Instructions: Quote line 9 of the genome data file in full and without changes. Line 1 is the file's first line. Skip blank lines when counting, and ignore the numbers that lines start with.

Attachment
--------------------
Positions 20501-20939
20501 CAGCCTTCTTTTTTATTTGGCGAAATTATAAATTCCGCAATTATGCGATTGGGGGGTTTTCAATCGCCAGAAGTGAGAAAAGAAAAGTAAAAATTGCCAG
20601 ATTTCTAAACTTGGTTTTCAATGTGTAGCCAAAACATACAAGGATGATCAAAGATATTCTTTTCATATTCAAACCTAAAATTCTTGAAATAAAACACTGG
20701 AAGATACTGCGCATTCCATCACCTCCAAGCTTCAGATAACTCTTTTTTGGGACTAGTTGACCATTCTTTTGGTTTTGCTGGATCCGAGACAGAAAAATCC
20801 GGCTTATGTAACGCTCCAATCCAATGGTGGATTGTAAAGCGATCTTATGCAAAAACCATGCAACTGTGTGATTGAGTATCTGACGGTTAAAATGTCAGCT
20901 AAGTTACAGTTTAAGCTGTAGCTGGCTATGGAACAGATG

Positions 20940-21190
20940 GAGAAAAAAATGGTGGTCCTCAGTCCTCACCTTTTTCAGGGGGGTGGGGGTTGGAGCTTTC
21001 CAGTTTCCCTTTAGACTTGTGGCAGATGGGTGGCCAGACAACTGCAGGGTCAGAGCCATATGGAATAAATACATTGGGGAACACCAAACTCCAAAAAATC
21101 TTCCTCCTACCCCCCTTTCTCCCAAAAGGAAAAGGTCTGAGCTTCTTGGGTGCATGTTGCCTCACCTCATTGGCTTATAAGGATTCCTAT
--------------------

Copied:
21001 CAGTTTCCCTTTAGACTTGTGGCAGATGGGTGGCCAGACAACTGCAGGGTCAGAGCCATATGGAATAAATACATTGGGGAACACCAAACTCCAAAAAATC